Max Weber's 1919 lecture Politik als Beruf is still considered a classical text in the social sciences. The reception of the text in the Anglo-Saxon world has been profoundly shaped by the translation provided by Hans H. Gerth and C. Wright Mills, first appearing in 1946. Their Politics as a Vocation is more than a vivid transposition of Weber's rather peculiar German rhetoric—it is rendered in a way that suggests a certain interpretation and makes others highly improbable. The present article traces the reception of Weber's text back to certain decisions made by the translators after World War II. It argues that the translation emphasized philosophical and ethical parts of the text at the expense of others that were more geared toward a political sociology of modern politics. Moreover, the adoption of Weber's approach in empirical research was hindered if not foreclosed by a distorted presentation of his key typologies and some central concepts.
The Translation, Transformation, and Reception of Max Weber's Lecture
This article is a thought experiment. It constructs ideal types of political representation in the sense of Max Weber. Inspired by Quentin Skinner and others, the aim is to give a rhetorical turn to contemporary debates on representation. The core idea is to claim an ‘elective affinity’ (Wahlverwandschaft, as Weber says following Goethe) between forms of representation and rhetorical genres of their justification. The four ideal types of political representation are designated as plebiscitary, diplomatic, advocatory, and parliamentary, corresponding to the epideictic, negotiating, forensic, and deliberative genres of rhetoric as the respective ways to plausibly appeal to the audience. I discuss historical approximations of each type of representation and apply the combination of representation and rhetorical genres to the understanding of the European Union’s unconventional system of ‘separation of powers’. I conclude with supporting parliamentary representation, based on dissensus and debate, with complements from other types.
The Reception of a Conceptual Dichotomy
Ferdinand Tönnies's oeuvre Gemeinschaft und Gesellschaft, published in 1887, has been seminal for the social and human sciences in general, and is no less interesting for intellectual historians and theoreticians of concept formation in particular. Tönnies subscribed to the belief that terms could be rendered less ambiguous, defining the words Gemeinschaft and Gesellschaft more narrowly than their contemporary usage. In so doing, he sought to reconcile a heterogeneous agenda initially consisting in offering a diagnosis of vast historical developments and later consisting in providing heuristic tools to analyze individual relationships. This article examines the origins of the concepts and their politicized transformation prior to and subsequent to the publication of his work. As such, it takes on the transformation of Gemeinschaft during the romantic era and its revival by Germany's nationalist right wing and contrasts it with its appropriation by left-leaning communitarian movements in the English-speaking world. The polysemy of the terms in the German language accounts for their semantic evolution, for amalgamations of meanings within Tönnies's conceptual system, and for conundrums in translating the work into English or French. Although the terms were erroneously supposed to have been immediately applicable as ideal types, their adaptation, inter alia by Max Weber or by Talcott Parsons in the form of pattern variables, has been important in the reception of Tönnies's work in the social sciences.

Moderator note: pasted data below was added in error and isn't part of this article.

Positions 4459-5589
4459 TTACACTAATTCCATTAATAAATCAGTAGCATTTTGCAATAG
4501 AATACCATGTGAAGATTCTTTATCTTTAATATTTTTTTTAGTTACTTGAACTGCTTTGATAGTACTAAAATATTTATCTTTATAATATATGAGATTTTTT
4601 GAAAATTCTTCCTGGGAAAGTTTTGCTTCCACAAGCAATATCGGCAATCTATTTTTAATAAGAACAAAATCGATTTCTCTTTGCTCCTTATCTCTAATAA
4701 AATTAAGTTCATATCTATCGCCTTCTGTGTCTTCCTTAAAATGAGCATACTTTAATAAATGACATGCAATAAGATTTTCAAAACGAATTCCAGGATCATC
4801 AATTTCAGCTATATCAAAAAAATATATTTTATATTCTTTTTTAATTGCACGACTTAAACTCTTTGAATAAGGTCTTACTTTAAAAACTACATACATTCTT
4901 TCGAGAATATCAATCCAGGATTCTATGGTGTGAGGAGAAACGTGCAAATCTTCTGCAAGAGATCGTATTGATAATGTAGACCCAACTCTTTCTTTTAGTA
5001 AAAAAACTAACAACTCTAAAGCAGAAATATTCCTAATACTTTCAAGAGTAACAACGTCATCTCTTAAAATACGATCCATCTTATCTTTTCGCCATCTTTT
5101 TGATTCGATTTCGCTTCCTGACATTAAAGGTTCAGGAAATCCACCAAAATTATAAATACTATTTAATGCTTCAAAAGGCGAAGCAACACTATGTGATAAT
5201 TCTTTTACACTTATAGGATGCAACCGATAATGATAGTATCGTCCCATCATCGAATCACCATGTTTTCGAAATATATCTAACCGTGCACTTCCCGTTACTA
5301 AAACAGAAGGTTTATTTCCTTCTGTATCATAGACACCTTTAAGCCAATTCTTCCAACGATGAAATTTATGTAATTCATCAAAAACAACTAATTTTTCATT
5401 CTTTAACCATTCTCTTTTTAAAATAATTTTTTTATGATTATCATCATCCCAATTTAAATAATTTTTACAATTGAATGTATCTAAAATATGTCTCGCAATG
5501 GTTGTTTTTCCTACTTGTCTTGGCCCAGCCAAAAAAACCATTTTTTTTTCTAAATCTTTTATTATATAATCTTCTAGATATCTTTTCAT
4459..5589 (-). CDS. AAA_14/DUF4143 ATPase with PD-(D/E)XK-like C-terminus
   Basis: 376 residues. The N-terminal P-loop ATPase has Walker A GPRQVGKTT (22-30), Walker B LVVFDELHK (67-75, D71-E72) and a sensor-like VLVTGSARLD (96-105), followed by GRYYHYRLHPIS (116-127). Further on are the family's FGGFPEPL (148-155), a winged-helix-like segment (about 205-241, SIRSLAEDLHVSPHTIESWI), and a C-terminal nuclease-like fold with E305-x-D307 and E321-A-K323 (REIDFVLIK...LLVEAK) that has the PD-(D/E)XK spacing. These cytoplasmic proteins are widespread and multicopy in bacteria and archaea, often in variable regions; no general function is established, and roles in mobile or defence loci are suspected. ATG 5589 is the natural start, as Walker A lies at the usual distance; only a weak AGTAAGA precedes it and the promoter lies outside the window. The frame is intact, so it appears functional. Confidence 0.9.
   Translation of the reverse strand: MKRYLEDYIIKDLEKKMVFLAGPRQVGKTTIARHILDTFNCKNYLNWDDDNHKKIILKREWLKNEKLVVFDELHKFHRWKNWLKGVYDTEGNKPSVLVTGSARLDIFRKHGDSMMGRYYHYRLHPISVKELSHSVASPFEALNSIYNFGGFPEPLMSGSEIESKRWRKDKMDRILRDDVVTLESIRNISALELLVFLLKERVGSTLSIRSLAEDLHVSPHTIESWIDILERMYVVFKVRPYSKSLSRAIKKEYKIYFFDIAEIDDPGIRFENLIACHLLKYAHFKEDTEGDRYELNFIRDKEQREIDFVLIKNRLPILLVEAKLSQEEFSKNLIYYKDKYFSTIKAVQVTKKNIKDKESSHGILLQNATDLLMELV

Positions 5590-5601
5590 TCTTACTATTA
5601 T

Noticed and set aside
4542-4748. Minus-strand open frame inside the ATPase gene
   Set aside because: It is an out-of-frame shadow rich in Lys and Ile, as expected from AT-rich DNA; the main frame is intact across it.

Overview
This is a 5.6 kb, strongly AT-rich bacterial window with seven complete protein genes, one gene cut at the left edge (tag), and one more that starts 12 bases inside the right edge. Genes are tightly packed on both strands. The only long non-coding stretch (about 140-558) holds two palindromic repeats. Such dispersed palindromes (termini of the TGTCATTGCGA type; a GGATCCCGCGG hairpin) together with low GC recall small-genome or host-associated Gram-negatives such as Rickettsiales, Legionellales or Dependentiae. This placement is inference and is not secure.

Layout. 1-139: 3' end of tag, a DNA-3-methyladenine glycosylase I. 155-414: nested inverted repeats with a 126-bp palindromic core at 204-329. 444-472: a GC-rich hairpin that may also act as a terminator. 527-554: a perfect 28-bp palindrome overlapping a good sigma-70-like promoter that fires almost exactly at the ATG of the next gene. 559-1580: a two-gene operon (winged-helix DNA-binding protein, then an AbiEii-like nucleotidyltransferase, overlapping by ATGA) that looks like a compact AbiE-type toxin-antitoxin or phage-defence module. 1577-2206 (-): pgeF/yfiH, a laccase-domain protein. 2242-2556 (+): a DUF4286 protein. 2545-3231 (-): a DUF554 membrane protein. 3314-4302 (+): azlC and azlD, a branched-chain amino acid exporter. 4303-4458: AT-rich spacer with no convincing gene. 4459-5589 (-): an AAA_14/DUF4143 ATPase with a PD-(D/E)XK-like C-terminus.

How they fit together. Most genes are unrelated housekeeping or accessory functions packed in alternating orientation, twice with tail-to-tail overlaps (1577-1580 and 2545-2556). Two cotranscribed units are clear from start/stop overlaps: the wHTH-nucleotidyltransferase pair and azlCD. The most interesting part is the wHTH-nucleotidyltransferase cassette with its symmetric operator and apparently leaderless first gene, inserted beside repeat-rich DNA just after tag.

Prospects for Democratizing Democracy
. Pellizzoni , Luigi . 2018 . “ Responsibility and Ultimate Ends in the Age of the Unforeseeable: On the Current Relevance of Max Weber's Political Ethics .” Journal of Classical Sociology 18 ( 3 ), 197 — 214 . Plumwood , Val . 1995 . “ Has Democracy
A Conceptual Inquiry
Timo Pankakoski and Antto Vihma
fragmentation have emerged to describe modernity. Max Weber perceived modernity in terms of rationalization, disenchantment, and secularization and juxtaposed traditional authority with the modern “polytheism” of values. 81 Many of his categories found their
Pınar Melis Yelsalı Parmaksız
(Saarbrücken: VDM Verlag Dr. Müller, 2010). 16 Peter Suber, “Paternalism,” in Philosophy of Law: An Encyclopedia, Vol. 1743 , ed. Christopher Berry Gray (New York: Routledge, 2012), 632–635. 17 Max Weber defines the patrimonial state as a traditional type of
Niklas Olsen, Irene Herrmann, Håvard Brede Aven, and Mohinder Singh
sociologist Talcott Parsons translated Max Weber's theory of social action and with it his concept of Technik . Accordingly, Parsons used technology as a synonym for instrumental rationality. At the same time, other sociologists identified the term with
Anton Jansson, Kai Vogelsang, and Nele Kuhlmann
being subjected, and on the other hand, Max Weber’s, Hans Jonas’s, and R. Jay Wallace’s concepts that discuss the fact of subjecting. Vogelmann brings forward the argument that in spite of the stress on one side all approaches also refer to the other
A Study of Two Argumentative Tropes
one another” (point 1). Moreover, it is not possible to grade all values “on one scale, so that it is a mere matter of inspection to determine the highest.” In other words, in the spirit of Max Weber, Berlin argued that science cannot arbitrate between
A Noospheric Social Quality Orientation for Development toward Sustainability
Vyacheslav Nikolayevitch Bobkov and Nikolay Vyacheslavovich Bobkov
between processes of self-realization of human beings and the formation of collective identities. It goes beyond the traditional assumption of a duality between people and their societal circumstances (see max Weber), or the one-sided attention on people